Kevin and I have, at least on the surface, little in common. He’s an evangelical Christian, and I’m a practicing Jew. He’s less than half my age, never lived through the era of the Monkees or without computers around all the time. I lived through the 60 and 70s, danced with Sufis, chanted with Hare Krishnas, and don’t even get us started on our differences when it comes to the more polarizing social issues of the day.

Under the surface, we’ve found all manner of alignment in our concern for community, belief in a just world, urgency in acting for what we see as bringing about change, and love for being alive. During arm lifts, while he tapped the muscles in my upper back to remind me to get out of my shoulders, we discussed, debated, found and lost common ground in theological issues. In the endless 30-40 seconds I would be holding still in a plank pose, I would beg him to tell me his wedding plans to distract me from the overwhelming urge to collapse. Occasionally, I would joke with him, when he gave me something especially impossible to do, “Is this because I’m not a follower of Jesus?” We laughed almost as much as we talked. Interfaith weight-lifting, anyone?

Last week, we did our last — at least for a while — session together. The need for a new roof on our house, and my urge to explore a far less expensive group training sessions, pull me away from one-on-one training. Hugging Kevin to say goodbye, I was grateful not just for how much stronger my arms, legs, core and gluts are, but my heart too. We are meant to lift difficult issues together with grace and humor, acknowledging the hard work, talking deeply and lightly with people very different from us, and, at times (as I once told Kevin), accepting the quandary of irreconcilables.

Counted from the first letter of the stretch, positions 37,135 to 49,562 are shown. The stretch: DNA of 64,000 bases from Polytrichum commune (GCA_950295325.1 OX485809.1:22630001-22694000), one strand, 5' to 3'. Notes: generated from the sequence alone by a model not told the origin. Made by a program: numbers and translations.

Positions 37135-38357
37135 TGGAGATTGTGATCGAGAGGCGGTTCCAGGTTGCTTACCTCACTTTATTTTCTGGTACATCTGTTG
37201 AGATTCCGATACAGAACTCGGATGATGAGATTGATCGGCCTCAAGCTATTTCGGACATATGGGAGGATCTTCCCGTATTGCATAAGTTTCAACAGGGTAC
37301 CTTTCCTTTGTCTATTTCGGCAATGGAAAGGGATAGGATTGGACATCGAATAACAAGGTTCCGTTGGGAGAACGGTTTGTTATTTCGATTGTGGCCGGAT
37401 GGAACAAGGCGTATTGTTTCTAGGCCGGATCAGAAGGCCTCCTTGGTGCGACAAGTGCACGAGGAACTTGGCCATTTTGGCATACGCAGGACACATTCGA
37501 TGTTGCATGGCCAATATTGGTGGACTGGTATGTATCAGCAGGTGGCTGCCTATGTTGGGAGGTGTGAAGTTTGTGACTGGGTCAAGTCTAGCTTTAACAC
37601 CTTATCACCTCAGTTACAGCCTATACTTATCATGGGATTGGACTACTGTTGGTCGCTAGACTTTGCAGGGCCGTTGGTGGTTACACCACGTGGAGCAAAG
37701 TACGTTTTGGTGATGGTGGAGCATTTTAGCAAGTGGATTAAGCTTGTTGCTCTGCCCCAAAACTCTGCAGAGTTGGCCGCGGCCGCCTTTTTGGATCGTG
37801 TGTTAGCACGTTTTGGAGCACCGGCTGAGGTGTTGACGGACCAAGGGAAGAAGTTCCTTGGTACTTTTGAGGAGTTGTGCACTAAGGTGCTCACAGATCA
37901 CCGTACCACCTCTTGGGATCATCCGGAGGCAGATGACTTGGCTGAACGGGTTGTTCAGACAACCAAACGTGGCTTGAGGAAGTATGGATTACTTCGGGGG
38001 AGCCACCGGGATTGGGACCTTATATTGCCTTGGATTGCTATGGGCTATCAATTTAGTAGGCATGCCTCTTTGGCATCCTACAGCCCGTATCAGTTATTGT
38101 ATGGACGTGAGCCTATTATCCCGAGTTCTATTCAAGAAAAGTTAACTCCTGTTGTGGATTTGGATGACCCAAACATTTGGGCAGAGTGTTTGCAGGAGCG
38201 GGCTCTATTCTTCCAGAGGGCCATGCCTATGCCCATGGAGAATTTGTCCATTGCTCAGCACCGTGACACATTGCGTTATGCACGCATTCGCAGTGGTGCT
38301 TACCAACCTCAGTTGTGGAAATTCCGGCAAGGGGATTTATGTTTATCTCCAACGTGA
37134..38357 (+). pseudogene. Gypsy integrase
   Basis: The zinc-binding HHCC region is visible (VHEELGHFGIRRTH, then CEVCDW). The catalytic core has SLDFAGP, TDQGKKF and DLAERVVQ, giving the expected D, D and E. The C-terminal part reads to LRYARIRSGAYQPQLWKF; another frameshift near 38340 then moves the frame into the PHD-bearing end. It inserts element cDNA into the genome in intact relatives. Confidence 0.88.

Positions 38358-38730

Sneak Preview: Marching with Zombies (from POEM ON THE RANGE): Everyday Magic, Day 808

IMG_0806At 7 p.m., Tues., July 29, we’re launching my new book, Poem on the Range: A Poet Laureate’s Love Song To Kansas through a reading at The Raven Bookstore. I’m honored to be co-launching with Roy Beckemeyer and his fine collection of poetry, Music I Could Once Dance To (both Coal City Press publications). Please join us  for some reading, some stories, some poems, a bit of wine and some cookies, and a whole lot of celebration! In the meantime, here’s a sneak preview from my book.

Undead Poet Laureate of Kansas,” I had Ken magic-marker onto a white shirt, and then, with a purse full of bookmarks to commemorate the occasion, I waved goodbye to my live husband and went with my eldest son to march with the undead. The Lawrence Zombie Parade brought together well over 500 of the living dead, including the undead Santa, undead Harry Potter, undead Batman accompanied by undead cowgirl, and many undead brides sporting rubber intestines spilling out of their satin and lace gowns.

The organizers in the gazebo at South Park gave everyone a lesson on how to shamble — drag one leg while leading with the other — and appropriate roars and groans worthy of a zombie. Then we were off, heading toward Massachusetts Street.

A woman holding the leash of an invisible zombie dog worked hard to keep her invisible pooch from attacking live dogs. Zombie parents pushed zombie babies. A toddler with perfect red horns growing out of his tow head giggled loud while someone said, “What an adorable little devil baby!” Drunken college kids brushed fake blood stained arms against old-time zombies. Outside the Toy Store, a team of employees, equipped with Nerf guns, kept the zombies at bay while a dignified zombie couple carried their live (and quite beautiful) chickens past the tattoo parlor.

My favorite was the entire undead cast of Gilligan’s Island. A zombie dad dragged his zombie daughter while everyone laughed. A hip couple walked by with a zombie ferret (make up was particularly impressive). Zombie 1950s dads walked by reading zombie newspapers.

Meanwhile, whoever read my shirt or bookmark, connecting what “undead” had to do with the state of the arts in Kansas, laughed and occasionally applauded. On this night, it was okay to be in a program that’s undead, particularly because I believe it will cross over from this hazy hemisphere into pure life. Besides, on nights like this one, I’ve got a lot of vivid company.